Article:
A: I have with me the “Original Copy” of the Honorable Court’s “Order” dated June 18, 2007 together with a “Certified True Copy of my “Appearance” indicated by my two signatures therein and the “Minutes of the Proceedings” in the case of People of the Philippines, Plaintiff, versus, Guillermo Silla y Legaspi and Paulino Silla y Purificacion, Accused, docketed as Criminal Case No. 10242–02 for Homicide.

5. Q: At about what time did you leave the Regional Trial Court, Branch 21, Imus, Cavite after you attended and appeared in the case you are handling?

A: I left the courtroom at around 10:30 o’clock in the morning after my case was called.

6. Q: What did you [do] after you left the Regional Trial Court, Branch 21, Imus, Cavite at around 10:30 o’clock in the morning of June 18, 2007?

A: I went to my office to get the records of another case I was handling that day in the afternoon and briefly prepared for its afternoon hearing.

7. Q: what is this case all about?

A: It is a civil case for Annulment of Deed of Sale, Annulment of Title and Damages docketed as Civil Case No. TG–2209 titled Benjamin Q. Diwa, et. al., Plaintiffs, versus, Maxima R. Matias and International Exchange Bank, Defendants, pending before the Regional Trial Court, Branch 18, Tagaytay City at the sala of the Honorable Judge Edwin G. Larida, Jr. which is scheduled to be heard in the afternoon of June 18, 2007 at around 1:30 o'clock in the afternoon.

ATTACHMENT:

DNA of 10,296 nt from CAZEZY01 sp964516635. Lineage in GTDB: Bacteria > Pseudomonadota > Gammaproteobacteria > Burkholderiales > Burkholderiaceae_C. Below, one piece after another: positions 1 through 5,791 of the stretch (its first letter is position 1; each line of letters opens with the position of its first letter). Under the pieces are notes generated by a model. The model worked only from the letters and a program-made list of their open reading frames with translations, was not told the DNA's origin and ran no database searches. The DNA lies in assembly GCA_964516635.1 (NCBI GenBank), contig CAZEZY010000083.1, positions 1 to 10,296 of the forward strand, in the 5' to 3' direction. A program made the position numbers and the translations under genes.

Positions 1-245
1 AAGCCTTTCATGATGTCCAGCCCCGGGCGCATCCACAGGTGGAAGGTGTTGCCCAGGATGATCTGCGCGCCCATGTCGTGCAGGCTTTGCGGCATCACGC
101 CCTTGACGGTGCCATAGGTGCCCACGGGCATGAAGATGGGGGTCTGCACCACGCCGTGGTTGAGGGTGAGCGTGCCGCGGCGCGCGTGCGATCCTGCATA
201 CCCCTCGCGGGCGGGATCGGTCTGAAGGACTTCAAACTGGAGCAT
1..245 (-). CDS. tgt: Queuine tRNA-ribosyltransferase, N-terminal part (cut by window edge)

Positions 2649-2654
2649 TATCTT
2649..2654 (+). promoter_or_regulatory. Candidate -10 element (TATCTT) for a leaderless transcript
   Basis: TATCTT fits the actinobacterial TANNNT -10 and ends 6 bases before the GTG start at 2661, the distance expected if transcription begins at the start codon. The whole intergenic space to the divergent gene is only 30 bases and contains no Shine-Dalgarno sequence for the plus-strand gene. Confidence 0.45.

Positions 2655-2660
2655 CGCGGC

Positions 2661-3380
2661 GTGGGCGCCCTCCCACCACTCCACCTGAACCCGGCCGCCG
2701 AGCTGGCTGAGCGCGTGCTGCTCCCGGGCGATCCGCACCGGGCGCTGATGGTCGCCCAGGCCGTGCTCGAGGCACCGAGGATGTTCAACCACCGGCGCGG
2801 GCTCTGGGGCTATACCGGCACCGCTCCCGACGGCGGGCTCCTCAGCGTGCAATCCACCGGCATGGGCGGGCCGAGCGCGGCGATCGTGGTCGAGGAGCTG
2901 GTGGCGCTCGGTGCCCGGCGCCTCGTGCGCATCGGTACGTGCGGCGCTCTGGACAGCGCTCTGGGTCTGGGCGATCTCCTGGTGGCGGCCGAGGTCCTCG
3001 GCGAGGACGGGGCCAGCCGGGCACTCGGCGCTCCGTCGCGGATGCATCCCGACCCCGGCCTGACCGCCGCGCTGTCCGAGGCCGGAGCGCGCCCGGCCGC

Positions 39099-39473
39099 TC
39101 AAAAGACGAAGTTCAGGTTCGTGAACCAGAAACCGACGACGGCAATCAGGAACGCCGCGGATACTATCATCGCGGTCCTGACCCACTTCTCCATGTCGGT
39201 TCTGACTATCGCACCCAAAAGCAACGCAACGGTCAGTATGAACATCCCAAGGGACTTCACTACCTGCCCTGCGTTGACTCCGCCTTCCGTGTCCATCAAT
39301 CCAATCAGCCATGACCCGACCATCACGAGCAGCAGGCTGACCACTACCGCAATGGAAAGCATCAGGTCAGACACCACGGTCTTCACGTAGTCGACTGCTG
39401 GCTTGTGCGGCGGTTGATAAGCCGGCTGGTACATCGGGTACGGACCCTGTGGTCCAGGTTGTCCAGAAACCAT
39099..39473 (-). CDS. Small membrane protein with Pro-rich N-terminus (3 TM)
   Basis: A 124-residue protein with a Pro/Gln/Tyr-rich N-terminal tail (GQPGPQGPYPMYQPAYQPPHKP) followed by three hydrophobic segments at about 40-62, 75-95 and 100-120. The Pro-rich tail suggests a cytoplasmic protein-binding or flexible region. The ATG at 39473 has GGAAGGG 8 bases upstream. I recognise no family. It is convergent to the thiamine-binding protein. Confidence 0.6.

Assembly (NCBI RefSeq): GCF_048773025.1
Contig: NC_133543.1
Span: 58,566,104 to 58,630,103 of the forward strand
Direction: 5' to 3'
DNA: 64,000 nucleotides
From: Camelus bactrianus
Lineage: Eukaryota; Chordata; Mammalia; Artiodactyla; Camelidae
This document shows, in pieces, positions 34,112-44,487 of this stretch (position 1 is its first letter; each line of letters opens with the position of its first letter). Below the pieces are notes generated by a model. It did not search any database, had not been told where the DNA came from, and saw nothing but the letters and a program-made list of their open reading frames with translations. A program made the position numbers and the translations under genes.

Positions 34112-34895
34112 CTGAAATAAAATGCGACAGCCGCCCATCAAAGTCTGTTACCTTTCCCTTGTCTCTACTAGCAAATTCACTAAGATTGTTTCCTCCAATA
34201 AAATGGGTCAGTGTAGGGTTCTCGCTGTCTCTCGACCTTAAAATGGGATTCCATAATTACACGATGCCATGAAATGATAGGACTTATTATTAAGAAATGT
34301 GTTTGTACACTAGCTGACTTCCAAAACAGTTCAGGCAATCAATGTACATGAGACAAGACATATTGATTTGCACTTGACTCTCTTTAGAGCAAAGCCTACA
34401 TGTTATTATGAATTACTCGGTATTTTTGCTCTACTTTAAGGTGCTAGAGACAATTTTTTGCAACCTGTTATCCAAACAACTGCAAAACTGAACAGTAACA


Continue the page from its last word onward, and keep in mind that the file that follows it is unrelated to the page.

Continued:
8. Q: What happened next after you arrived at your office to get the records and prepared (sic) for this other case that you are handling in the afternoon of June 18, 2007?

A: At around 11:30 o'clock in the morning, I left my office in Imus, Cavite and together with my driver and one of my office personnel, proceeded [to] Tagaytay City to attend to the hearing of my case.

9. Q: What happened next, if any?